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September 2019

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September 2018

 
 

Creating the conditions for empathy

By Sharona Halpern

In New England, we are in our final days of summer. Every day of blue skies and summer breezes feels like a gift.  I am happy that my windows are still wide open most of the time.

A few years ago, a group from GISC spent a day with Laura Chasin, a family therapist, and a colleague and friend of the Nevis’.  She introduced us to the Public Conversations Project, a program she founded in 1989, which applies tools from family therapy to facilitating dialogue between groups who have opposing political perspectives and views. The methodology is simple and user friendly. It requires a facilitator to hold the space and structure, establish agreements among the participants that support uninterrupted expression of ideas, one at a time, and sets an underlying rule that no one tries to persuade or convince the other party. (If you want to know more, look up Public Conversations Project)

In my work, I am often asked to intervene in conflict situations. This summer, a couple I had been seeing for awhile arrived for their session stuck in a contentious conflict. They had a big decision to make that impacted them both, and that they were experiencing from opposing viewpoints. They reported that at home they had debated the issue, and found themselves feeling angry and misunderstood. I thought about the Public Conversations Project, and suggested an experiment. I set the expectations: The outcome of the decision would be set aside. No persuasion or challenge to the other point of view was allowed. Each person would have a chance to speak. After they spoke, we would pause. The listener could then ask questions that were exclusively meant to clarify or deepen their understanding of the other’s point of view and feelings. They did the experiment. When we debriefed it, they talked about feeling noticeably softer toward the other. They were surprised, since they came in feeling so defensive, stuck and hopeless. In our next session, I was not surprised to learn that they had made a decision, and that they were living pretty well with it, despite the fact that someone had to be disappointed.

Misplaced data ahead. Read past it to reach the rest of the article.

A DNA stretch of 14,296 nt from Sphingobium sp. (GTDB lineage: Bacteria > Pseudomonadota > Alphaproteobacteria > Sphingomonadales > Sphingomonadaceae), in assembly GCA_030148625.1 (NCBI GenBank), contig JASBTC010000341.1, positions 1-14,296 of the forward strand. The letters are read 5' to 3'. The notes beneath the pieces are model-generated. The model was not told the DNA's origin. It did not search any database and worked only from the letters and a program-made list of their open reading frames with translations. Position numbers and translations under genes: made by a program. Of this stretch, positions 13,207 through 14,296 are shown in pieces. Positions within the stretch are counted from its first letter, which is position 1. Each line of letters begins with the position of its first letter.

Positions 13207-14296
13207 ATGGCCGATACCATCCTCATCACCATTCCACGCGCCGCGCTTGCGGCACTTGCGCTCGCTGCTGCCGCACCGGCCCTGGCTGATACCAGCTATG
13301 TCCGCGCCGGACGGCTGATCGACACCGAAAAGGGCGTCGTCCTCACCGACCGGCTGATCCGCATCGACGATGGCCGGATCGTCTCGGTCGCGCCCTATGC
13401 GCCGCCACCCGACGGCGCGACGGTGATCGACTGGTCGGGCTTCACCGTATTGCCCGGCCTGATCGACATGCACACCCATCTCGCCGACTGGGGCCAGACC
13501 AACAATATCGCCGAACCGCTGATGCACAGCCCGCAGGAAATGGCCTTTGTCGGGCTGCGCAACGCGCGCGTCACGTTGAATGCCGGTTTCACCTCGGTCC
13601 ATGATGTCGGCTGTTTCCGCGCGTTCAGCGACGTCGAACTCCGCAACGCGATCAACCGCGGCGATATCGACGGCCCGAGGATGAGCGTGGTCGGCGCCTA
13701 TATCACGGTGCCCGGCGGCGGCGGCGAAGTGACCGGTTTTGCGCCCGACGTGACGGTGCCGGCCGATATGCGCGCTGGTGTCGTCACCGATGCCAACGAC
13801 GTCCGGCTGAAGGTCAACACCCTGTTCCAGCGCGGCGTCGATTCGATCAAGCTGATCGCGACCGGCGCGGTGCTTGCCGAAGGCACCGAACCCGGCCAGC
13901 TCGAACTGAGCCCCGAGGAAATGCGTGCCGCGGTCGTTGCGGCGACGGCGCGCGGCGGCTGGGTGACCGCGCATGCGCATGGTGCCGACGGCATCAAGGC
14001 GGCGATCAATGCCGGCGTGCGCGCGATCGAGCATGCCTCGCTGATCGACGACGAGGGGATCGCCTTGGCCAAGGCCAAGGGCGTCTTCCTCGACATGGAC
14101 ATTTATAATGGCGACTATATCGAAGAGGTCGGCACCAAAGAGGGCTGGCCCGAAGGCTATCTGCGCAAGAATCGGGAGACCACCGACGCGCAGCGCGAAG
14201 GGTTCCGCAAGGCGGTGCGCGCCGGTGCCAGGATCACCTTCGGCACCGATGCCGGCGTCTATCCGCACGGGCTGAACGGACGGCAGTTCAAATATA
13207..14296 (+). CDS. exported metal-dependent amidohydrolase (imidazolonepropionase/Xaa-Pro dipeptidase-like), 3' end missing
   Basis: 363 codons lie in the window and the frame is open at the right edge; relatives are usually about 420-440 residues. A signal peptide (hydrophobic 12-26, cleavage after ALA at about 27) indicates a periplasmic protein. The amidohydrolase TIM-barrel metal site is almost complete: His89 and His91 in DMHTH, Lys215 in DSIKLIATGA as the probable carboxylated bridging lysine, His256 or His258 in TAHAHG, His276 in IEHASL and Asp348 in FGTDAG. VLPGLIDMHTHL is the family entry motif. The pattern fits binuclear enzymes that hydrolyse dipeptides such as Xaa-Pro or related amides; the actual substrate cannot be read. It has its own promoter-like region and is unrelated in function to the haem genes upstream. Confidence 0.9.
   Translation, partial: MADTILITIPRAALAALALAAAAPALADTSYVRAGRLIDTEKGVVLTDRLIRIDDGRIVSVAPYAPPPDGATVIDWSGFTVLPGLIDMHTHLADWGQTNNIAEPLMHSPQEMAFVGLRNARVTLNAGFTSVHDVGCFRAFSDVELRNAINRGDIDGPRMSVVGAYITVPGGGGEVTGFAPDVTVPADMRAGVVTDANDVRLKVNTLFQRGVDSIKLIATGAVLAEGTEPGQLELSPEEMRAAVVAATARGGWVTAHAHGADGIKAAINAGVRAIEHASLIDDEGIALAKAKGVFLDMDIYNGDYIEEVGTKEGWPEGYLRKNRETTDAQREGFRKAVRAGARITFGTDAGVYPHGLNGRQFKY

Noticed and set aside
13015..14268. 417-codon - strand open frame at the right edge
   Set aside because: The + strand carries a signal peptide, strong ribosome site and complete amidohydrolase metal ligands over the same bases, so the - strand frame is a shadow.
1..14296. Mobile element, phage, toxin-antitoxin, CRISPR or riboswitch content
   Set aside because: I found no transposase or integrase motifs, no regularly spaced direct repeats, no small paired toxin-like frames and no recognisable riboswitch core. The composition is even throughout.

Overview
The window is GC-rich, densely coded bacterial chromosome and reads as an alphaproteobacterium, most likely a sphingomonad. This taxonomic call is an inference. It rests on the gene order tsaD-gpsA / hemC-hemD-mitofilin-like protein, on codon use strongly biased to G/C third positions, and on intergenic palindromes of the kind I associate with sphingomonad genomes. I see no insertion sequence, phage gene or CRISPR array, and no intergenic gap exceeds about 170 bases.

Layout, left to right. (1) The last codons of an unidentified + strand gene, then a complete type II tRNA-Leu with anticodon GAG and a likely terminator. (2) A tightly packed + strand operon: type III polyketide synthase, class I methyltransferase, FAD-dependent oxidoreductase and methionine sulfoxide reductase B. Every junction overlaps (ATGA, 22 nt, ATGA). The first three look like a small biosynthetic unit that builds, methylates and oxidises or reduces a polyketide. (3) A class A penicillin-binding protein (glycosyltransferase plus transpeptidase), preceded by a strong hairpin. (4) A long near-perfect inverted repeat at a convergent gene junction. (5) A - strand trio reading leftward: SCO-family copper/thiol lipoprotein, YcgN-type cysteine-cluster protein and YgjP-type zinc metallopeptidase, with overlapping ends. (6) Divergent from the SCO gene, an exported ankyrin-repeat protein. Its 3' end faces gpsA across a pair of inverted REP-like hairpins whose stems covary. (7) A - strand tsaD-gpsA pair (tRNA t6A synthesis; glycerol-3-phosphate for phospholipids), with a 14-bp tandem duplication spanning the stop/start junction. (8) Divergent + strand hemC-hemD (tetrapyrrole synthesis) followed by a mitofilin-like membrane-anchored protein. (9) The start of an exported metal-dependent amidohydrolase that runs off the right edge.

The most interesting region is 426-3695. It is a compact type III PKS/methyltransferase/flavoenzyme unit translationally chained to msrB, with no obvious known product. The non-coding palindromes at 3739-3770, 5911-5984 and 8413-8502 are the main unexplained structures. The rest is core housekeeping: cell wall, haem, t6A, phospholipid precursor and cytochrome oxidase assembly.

Lately, I have been thinking that much of my work with couples, and with teams experiencing conflict, is about creating the conditions for empathy. I think most of us believe that empathy is the entry point to the solution to our personal and political conflicts. However, empathy gets lost when we are scared, disappointed or angry. Most of us know what having empathy feels like, and we know what it feels like when we lose it, when we are in conflict. We fight to be understood but don’t often fight as hard to be understanding. The assumption that the other wants to understand us as much as we want to  be understood, requires a great deal of support and trust. In our work, we can provide that support and framework, helping people move through conflict toward empathy. I find this part of my work important and satisfying.

A few words about what is coming up at GISC, and in particular in CCTP. We are excited to be offering a Fourth Week (for the first time!) in London, November 8-12. If you have taken CCTP and taken the Third Week, please consider joining us, to deepen your learning and practice of the Cape Cod Model. If you have not taken the Third Week, please contact us, as the Third Week is not necessarily required to participate in the Fourth. We are also planning the next Third Week for Spring 2020. Let us know soon if you are interested, as The Third Week has consistently sold out. Talk to someone who has participated to find out more, and of course, write or call any of the faculty for more information. We are always glad to hear from you.

Warmly,

Sharona (on behalf of Joe, Carol, Stuart and Nancy)

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